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Hi,
I've been trying to figure out a formula which describes the relation between the area, load and negative psig of the vacuum created in a vertical cylinder with the top port plugged and the bottom draining to tank (fig 1). I searched around for a formula describing this, and upon having no luck, decided to dive in and figure it out myself, using data I gathered from simulation software to find a decent formula.
After mucking about for a bit, I was able to come up with the equation:
P(L, A) = ((((L / (46 * A)) + 1.1)^2)  1) * 14.04
where P = pressure (psig), A = area (in^2) and L = load (lbs)
Now, I recognize that a complete vacuum is 14.7 psig (0 psia), but setting the horizontal asymptote at 14.04 seems to fit the curve to the data best.
This seems all well and good to me, and so now I'm trying to deduce the pressure in situations where flow is moving in or out of the top port (as in fig 2). After some more messing about with spreadsheets, I came up with the following equation:
P(L, A, Q) = ((((L / (46 * A))  (Q / 82.2) + 1.1)^2)  1) * 14.04
where Q is flow, such that positive values of Q represent flow directed into the cylinder
This seems pretty cool until I play around with it a bit and realize that there's a vertical asymptote at Q = ((L / (46 * A)) + 1.1) * 82.2.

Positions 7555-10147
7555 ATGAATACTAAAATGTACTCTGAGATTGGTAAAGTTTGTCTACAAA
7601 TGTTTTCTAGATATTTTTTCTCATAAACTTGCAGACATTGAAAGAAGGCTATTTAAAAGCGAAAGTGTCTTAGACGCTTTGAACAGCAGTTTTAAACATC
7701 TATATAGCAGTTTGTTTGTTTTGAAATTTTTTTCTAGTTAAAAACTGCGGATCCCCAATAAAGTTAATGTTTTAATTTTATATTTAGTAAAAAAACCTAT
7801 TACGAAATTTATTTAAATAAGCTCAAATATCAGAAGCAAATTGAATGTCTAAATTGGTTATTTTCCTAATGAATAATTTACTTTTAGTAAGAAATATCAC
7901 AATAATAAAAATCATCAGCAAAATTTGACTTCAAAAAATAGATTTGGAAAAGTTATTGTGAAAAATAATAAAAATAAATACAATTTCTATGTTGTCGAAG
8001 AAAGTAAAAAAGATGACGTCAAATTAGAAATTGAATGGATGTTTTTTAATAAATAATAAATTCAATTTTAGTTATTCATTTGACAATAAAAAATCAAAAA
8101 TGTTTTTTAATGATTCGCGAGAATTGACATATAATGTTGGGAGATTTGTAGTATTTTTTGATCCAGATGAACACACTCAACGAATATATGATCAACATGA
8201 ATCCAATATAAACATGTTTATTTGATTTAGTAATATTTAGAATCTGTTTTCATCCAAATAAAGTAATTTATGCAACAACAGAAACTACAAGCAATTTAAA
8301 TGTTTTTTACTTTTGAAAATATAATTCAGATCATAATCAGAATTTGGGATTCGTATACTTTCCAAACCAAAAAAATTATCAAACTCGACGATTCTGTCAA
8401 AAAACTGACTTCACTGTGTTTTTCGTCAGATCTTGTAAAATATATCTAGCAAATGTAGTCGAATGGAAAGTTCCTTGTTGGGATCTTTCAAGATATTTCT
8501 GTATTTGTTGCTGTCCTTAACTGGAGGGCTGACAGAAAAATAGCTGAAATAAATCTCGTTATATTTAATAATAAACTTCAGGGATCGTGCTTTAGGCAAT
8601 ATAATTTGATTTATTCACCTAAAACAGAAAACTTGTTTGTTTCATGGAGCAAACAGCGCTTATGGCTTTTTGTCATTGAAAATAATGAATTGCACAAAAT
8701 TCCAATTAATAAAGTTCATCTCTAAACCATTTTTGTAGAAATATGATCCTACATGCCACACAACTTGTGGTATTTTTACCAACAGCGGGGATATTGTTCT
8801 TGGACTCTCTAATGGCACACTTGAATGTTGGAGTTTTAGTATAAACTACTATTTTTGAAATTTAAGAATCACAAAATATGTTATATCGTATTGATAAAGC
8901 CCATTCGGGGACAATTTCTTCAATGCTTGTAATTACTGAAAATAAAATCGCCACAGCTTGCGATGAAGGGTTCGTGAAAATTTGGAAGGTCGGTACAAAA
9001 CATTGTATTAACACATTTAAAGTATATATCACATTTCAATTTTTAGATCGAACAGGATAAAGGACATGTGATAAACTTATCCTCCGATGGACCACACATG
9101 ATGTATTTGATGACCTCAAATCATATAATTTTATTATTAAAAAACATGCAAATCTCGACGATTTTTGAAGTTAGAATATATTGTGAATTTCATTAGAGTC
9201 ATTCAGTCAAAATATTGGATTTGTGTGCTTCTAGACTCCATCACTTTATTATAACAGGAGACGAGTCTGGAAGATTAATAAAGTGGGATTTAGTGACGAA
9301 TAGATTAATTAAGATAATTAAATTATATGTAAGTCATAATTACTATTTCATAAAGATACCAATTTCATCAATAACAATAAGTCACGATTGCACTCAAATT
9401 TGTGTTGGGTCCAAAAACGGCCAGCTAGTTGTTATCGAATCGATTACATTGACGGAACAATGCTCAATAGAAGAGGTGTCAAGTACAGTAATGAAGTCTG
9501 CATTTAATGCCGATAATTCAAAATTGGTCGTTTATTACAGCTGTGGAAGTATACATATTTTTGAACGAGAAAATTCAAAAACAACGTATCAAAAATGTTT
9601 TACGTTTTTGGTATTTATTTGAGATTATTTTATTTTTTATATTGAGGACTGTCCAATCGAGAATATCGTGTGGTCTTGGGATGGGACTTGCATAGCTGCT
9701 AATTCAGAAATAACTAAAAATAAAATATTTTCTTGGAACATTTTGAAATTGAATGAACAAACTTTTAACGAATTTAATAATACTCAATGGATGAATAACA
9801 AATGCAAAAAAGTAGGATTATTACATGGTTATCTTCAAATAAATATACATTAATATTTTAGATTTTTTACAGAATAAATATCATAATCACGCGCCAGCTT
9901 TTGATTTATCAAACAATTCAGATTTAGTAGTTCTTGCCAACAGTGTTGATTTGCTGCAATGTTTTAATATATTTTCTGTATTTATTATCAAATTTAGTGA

So I suppose my question would be: is there a formula out there describing this relation that I should be using instead, or barring that (and I can't imagine this formula isn't out there _somewhere_), is there a way I could deal with this problematic asymptote?
Any help on this matter would be greatly appreciated.
I've been trying to figure out a formula which describes the relation between the area, load and negative psig of the vacuum created in a vertical cylinder with the top port plugged and the bottom draining to tank (fig 1). I searched around for a formula describing this, and upon having no luck, decided to dive in and figure it out myself, using data I gathered from simulation software to find a decent formula.
After mucking about for a bit, I was able to come up with the equation:
P(L, A) = ((((L / (46 * A)) + 1.1)^2)  1) * 14.04
where P = pressure (psig), A = area (in^2) and L = load (lbs)
Now, I recognize that a complete vacuum is 14.7 psig (0 psia), but setting the horizontal asymptote at 14.04 seems to fit the curve to the data best.
This seems all well and good to me, and so now I'm trying to deduce the pressure in situations where flow is moving in or out of the top port (as in fig 2). After some more messing about with spreadsheets, I came up with the following equation:
P(L, A, Q) = ((((L / (46 * A))  (Q / 82.2) + 1.1)^2)  1) * 14.04
where Q is flow, such that positive values of Q represent flow directed into the cylinder
This seems pretty cool until I play around with it a bit and realize that there's a vertical asymptote at Q = ((L / (46 * A)) + 1.1) * 82.2.
So I suppose my question would be: is there a formula out there describing this relation that I should be using instead, or barring that (and I can't imagine this formula isn't out there _somewhere_), is there a way I could deal with this problematic asymptote?
Any help on this matter would be greatly appreciated.
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